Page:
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Taxi Times International - October 2015 - English

  • Text
  • Drivers
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  • Athens
  • Mobility
  • European
  • Unions
  • Passenger
  • Urata
  • Faber

CONFERENCE APPS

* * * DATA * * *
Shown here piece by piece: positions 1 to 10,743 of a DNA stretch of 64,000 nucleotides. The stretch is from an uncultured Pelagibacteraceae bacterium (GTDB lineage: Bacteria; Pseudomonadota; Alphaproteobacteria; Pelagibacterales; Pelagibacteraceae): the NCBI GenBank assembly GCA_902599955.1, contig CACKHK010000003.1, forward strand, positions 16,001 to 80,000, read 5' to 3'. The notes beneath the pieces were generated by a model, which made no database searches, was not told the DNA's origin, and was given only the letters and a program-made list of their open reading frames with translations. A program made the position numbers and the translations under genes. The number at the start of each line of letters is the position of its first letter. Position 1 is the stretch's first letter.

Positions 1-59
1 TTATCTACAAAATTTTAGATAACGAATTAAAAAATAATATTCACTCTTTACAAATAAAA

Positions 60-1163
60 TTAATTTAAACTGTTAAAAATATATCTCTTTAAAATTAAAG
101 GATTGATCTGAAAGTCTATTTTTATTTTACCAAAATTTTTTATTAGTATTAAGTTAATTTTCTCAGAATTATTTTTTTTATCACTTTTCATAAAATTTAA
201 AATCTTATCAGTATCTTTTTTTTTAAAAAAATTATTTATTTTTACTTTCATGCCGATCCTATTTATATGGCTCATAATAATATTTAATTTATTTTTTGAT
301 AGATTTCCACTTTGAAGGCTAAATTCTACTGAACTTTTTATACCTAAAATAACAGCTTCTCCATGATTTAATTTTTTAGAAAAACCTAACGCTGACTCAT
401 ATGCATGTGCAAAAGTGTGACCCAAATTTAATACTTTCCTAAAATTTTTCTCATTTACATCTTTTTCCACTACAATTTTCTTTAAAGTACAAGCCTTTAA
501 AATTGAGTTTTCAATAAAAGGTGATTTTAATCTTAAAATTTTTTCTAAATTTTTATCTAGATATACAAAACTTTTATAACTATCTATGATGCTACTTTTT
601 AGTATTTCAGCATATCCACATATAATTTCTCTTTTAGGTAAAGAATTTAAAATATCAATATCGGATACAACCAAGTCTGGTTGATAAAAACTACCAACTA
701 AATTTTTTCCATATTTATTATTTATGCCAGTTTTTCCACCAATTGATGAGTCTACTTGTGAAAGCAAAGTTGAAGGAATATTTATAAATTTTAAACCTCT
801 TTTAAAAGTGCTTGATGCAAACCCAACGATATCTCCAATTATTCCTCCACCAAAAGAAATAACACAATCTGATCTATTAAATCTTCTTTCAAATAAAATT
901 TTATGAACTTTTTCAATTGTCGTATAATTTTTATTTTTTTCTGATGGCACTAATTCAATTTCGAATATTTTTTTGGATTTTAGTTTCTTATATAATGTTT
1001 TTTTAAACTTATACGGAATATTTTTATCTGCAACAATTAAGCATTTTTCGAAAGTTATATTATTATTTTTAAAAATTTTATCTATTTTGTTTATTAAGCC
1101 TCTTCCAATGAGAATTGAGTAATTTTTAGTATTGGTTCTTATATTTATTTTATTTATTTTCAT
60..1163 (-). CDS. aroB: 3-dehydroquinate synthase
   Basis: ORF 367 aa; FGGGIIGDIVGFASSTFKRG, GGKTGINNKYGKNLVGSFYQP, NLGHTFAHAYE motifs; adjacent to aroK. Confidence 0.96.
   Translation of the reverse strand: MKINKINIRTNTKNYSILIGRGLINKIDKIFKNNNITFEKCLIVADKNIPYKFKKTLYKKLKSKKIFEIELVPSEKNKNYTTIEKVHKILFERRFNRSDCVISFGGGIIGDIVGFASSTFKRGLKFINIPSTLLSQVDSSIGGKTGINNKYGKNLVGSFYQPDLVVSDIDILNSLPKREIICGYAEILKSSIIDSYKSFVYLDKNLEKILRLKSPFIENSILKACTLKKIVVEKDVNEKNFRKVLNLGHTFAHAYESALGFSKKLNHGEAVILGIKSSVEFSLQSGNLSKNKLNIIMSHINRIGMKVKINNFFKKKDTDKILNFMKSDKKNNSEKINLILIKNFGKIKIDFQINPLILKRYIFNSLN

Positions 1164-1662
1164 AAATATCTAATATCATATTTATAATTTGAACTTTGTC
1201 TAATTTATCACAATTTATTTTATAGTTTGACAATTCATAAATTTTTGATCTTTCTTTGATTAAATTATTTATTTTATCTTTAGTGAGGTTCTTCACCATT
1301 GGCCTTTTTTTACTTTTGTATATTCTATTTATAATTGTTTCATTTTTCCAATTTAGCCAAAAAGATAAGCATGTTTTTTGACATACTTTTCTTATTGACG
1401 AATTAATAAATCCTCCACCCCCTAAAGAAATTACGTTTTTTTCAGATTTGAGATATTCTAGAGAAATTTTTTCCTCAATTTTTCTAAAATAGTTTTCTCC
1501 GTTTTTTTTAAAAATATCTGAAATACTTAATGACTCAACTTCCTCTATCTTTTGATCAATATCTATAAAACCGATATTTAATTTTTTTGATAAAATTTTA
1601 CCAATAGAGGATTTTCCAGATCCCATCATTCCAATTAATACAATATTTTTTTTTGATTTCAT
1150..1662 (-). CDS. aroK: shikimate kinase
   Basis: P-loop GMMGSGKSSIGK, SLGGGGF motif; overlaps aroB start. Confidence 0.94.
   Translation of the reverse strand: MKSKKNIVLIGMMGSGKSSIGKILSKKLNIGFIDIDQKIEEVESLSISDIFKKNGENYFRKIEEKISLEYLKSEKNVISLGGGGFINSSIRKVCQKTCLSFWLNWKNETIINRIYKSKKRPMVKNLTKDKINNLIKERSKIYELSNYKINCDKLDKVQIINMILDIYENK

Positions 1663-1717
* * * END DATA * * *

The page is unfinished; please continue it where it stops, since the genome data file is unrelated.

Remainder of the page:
CONFERENCE APPS CHINESE-AMERICAN COOPERATION This company – looking for European expansion – developed a system of psychological assessment for employing staff members in aviation, public transport and taxis. Everyone knows Uber by now, but Lyft, another ride hailing service using non-professional drivers, has long been established in the U.S. The company has not yet expanded beyond the U.S., but has now announced a noteworthy cooperation. It will be possible in the future to hail a vehicle in China with the Lyft app. You then become a customer of Didi Kuaidi, the leading taxi app in China, which also hails at least some taxis. It is supposed to work the other way around as well: If you use Didi to hail a ‘taxi’ from China in the U.S., you get a Lyft driver. Didi Kuaidi is a merger of the former biggest taxi and for hire vehicle companies in China. Like Uber, the company constantly receives capital from investors and is now participating in many applications in the Asian region including GrabTaxi, which offers its service in 26 cities in six different countries in Southeast Asia. The Chinese also invested 100 million dollars in Lyft back in March. Not the least because the media are speculating as to whether GrabTaxi will soon join the newly established network. jh Lyft: A ridiculous distinguishing feature, but a competitor to be taken seriously in the passenger transport market thanks to Chinese support. There is a large choice in taxi vehicles (most of them assembled in St. Petersburg) with many Nissan and Kiavehicles in the local streets. But no taxi meter … every party offering transport on the taxi market – either by app or in the more traditional way. The large number of illegal taxi drivers and illegal providers of taxi services (apps, call-centres) plus the lack of proper policing of the few rules which exist, clearly anger the Russian colleagues. There’s a lot still to do in Russia when it comes to proper taxi regulation. Not just nationally, but especially regionally and locally. A large number of politicians and regulators had come to the Taxi Forum to discuss just that. The largest problem is the continuing competition of illegal taxi drivers. No real surprise in a country where sharing the scarce vehicles (for payment) was the norm for decades. Why do illegal taxis still exist? An official taxi licence doesn’t cost anything and is easily obtained. Stranger still: it does not have to be handed in to the authorities when the operator stops operating his taxi business. So even illegal taxi drivers have the proper paperwork. There are many more licences in circulation than actual taxis. And policing of the taxi trade is patchy, depending on the region. The many speakers and the audience repeatedly demanded proper licensing and regular policing of licences, preferably with a central (regional) database of legal taxi drivers and licences still in circulation and being operated. Under the heading of ‘illegal taxis’ come the drivers, but also the many booking centres and dubious apps. Both booking centres and apps can be started and closed at will, without any authority knowing about it. Often a taxi company is not what is seems in Russia. ‘BEST PRACTICES’ The list of speakers was impressive. Most areas in the taxi world were represented. Representatives from various ministries urged the taxi industry to opt for more regional regulation, as the national laws with regard to taxi transportation are relatively weak and sketchy. The detailed legal work has to be done in the region with the help of the federal framework. Taxi operators from certain areas pointed out that by strengthening laws and by working together with the authorities, the number of illegal taxis had been reduced to nearly 0%. Some specialists in the audience also pointed at developments in other countries, Russia could learn from. For every presentation there was a long and protracted, but also very enthusiastic discussion. A pattern which lasted for two days and came back in every topic. In Russia, there is a great thirst for information and technology. Another strongly worded demand: learning from ‘best practices’, as some other regions have no special policies to reduce the number of illegal taxis, call-centres and apps. It doesn’t help that fines for trespassers are ridiculously low. Having followed the discussion for a while, it is hard not to think of the Russian taxi industry as the ‘Wild East’: for instance access to airport ranks is often unregulated and badly organised, the fare structure is only clear to seasoned users, the licencing system badly needs an overhaul, taxation is often unclear and there is a strong need for professional training of taxi drivers. In that area the IRU Taxi Group promoted its ‘Taxi Stars’-programme, a few weeks before it was launched officially in Athens on September 25 (see page 8). One clear difference between ‘our’ taxi industry and the Russian taxi sector: the large number of women in management and other leading positions. Most themes dealt with in the conference were similar to topics here: new forms of payment, credit cards, development of apps, IT-problems and types of vehicles. Most dealt with street-hail taxi – contract work seems to be in its infancy in Russia, paratransit by taxi companies almost non-existent. This image was reflected in the trade show: there was no taxi meter to be found anywhere, but there were quite a few IT- and app stands. Financial solutions and roof signs (with all sorts of video messages) were also quite popular. Very different: a stand with medical equipment (some taxi companies give drivers a quick check-up every day) and a stand with a system of psychological assessment for employing staff members. Strange: few classic car brands from the West. Vehicles galore, but rather different ones: from the Mercedes E220 and Sprinter to many Kia, Nissan, Citroën and Lada models next to one Chinese brand. wf PHOTO: Wim Faber PHOTOS: flickr/Alfredo Mendez, Fotolia / Konstantin Yolshin Fotolia / william87 Moscow’s taxi market is estimated at billion. RUSSIA’S YANDEX TAXI-APP BEATS UBER In 2011 Russia’s Google, the main search engine Yandex, started running a taxi-app that many now call ‘Russia’s Uber’. Where Uber has its own way in many markets, it seems to have met its match in Russia. Latest figures suggest between 15.000 and 20.000 taxis written up for the Yandex platform, whereas Uber has between 3.000 and 5.000 taxicabs – less than Gett, with 10.000 taxis in Moscow alone. Yandex is thinking of foreign expansion, starting in former Russian states and Turkey. The Yandex taxi app works like an aggregator. It doesn’t care which company the cab is from, it finds the cab closest to the person needing a ride and connects them. Some 200 to 300 cab companies have already opted for the service. This year Yandex Taxi plans to expand to 25 Russian cities starting from Moscow and St. Petersburg. Investment sources think this move could bring total sales for Yandex Taxi to 10 billion rubles (about $ 154 million). Moscow’s taxi market alone is estimated at billion. wf NEWSTICKER NEW APP FOR 7,000 NEW YORK TAXIS Since Uber expanded its activities to New York, the local taxi trade has suffered substantial losses. Many taxis stand vacant because the previous drivers have now been hired by the competition. Even more serious is the fact that the value of a New York taxi licence (medallion) has fallen from one million to 500,000 dollars. The taxi trade is now trying to regain lost territory by developing the ‘Arro’ app. Unlike the Uber app, the passenger does not have to pay a two-dollar hailing fee. The app is linked directly to the payment terminal in the taxi, enabling cashless payments. The passenger can also be sure that price will not be raised indiscriminately during peak traffic times (surge pricing). At the moment, Arro users can ‘only’ hail around 7,000 yellow and green cabs in New York (where Uber has already deployed 20,000 vehicles), but expansion to other cities in the U.S. is planned. jh Arro: New York taxis now have their own app. 18 TAXI OCTOBER / 2015 19